WELLINGTON, Carbon County — Lee Barry's gruff exterior crumbled Wednesday when he was asked for details about the violent rape of a 20-year-old woman.
"He kicked in the front door," the Wellington police chief said before his voice gave out and he bowed his head to wipe away tears.
"He kicked in the door," Barry began again after composing himself, "with enough force that he took the door off the hinges when he made entry into her apartment. He had a knife and he threatened her with it."
Police believe Dwaine Stacey Shaw was the knife-wielding man in a clown mask who broke into the woman's apartment at 3 a.m. on Jan. 13 and raped her.
That belief has now been backed up by DNA evidence, according to Barry.
But it took nearly four months for the Utah State Crime Lab to provide Wellington police with the test results that finally gave them the evidence they needed to arrest Shaw on Tuesday.
"The biggest stumbling block in the case was the crime lab is so overwhelmed and they are receiving not enough funding to process evidence," Barry said.
"They've been given an extra technician this year to process Spice and things like that," he added. "But they need extra technicians to process fingerprints, serology and DNA tests."
Jay Henry, director of the Utah State Crime Lab, said the field of forensic science has become more complex over the years. That reality, coupled with budget cuts that have reduced staffing, contributes to a turnaround time that's "a lot longer and a lot greater than we would like here in the laboratory."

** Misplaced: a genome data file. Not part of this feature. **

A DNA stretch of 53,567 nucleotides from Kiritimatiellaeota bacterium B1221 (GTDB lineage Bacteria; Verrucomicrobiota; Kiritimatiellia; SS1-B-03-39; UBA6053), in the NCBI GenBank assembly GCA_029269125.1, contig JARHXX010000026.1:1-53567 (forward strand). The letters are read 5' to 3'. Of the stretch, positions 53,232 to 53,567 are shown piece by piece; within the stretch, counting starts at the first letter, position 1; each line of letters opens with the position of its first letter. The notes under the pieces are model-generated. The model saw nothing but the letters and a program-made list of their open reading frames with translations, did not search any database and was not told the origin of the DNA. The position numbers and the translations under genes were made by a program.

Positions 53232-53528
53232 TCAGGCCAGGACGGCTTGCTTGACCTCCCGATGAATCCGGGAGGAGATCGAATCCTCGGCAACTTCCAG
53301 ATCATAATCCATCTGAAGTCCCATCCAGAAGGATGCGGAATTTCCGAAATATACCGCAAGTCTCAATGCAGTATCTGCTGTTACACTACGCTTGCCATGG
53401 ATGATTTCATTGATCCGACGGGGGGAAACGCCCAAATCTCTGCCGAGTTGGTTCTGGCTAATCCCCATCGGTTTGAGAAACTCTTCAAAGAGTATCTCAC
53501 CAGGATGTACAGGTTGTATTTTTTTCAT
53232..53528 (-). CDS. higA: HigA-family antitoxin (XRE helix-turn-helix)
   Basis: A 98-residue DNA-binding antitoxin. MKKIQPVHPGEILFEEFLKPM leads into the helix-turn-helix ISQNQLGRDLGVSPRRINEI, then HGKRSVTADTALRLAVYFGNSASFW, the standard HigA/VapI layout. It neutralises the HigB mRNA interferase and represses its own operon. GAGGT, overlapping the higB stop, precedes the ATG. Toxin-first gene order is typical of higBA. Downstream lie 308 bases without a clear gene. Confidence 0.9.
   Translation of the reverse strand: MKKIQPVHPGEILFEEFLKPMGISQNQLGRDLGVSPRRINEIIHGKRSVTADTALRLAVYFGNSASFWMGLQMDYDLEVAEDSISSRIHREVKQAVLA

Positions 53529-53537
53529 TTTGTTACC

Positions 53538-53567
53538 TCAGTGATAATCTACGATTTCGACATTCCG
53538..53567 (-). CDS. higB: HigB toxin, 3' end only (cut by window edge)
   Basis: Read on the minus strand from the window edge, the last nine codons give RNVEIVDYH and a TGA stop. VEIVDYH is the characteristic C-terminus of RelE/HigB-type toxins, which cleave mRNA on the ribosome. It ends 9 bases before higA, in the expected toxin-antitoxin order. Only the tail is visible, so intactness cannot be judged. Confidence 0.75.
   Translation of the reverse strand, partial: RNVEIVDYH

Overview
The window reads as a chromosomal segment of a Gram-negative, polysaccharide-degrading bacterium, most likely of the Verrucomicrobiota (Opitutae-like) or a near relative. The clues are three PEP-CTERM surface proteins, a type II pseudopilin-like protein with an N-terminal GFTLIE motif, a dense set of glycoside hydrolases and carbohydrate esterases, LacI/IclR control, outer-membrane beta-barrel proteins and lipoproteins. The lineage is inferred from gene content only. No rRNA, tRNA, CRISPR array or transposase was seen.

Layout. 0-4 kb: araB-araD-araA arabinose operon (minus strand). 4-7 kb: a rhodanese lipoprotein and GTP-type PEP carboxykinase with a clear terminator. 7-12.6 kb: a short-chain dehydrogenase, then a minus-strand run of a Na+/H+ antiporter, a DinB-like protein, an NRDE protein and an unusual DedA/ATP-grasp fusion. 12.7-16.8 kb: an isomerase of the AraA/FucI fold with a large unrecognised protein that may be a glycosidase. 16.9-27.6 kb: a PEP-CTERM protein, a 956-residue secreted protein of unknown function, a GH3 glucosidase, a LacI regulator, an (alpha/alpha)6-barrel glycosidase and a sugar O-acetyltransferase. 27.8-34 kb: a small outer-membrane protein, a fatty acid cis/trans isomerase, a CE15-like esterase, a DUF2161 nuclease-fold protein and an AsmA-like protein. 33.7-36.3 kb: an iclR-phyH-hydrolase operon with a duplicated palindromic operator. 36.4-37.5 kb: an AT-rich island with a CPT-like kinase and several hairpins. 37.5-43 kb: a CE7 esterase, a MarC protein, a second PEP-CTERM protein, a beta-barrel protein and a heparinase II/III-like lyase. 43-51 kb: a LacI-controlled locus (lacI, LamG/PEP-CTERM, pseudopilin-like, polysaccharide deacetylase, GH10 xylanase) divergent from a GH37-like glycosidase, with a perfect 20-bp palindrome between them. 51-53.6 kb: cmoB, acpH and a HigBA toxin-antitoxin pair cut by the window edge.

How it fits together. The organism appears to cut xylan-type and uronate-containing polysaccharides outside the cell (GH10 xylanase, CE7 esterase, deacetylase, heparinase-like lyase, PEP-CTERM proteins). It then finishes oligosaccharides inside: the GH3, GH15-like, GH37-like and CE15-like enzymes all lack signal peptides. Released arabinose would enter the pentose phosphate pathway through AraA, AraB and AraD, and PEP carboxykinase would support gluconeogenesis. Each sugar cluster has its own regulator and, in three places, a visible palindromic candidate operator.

DNA testing makes up about 10 percent of the crime lab's work, according to Henry, and the average turnaround time is 77 days.
"You can only do what you can with what you have," he said.
The lab works closely with law enforcement to understand the urgency of each case, the director said, and prioritizes cases based on whether they involve crimes against persons or property crimes.
"Crimes against persons are our primary concern, our primary mission," Henry said, noting that if the case involves an imminent threat to public safety, "that goes to the top."
Barry isn't critical of the crime lab or its work, he's just frustrated that state lawmakers aren't providing the lab with the funding it needs.
"(Shaw's arrest) was an arrest that could have happened several months earlier, if there wasn't a backlog at our state crime lab," he said.
The chief said he is grateful to have Shaw behind bars, as is the woman Shaw is accused of attacking.
"She was extremely relieved," he said, getting emotional again.
"She said she would be able to sleep through the night for the first time in a long time and feel safe, knowing he's in jail."
Shaw remains in the Carbon County Jail, where he is being held for investigation of aggravated rape, aggravated forcible sodomy, aggravated sexual assault, aggravated kidnapping and aggravated burglary.
No formal charges have been filed.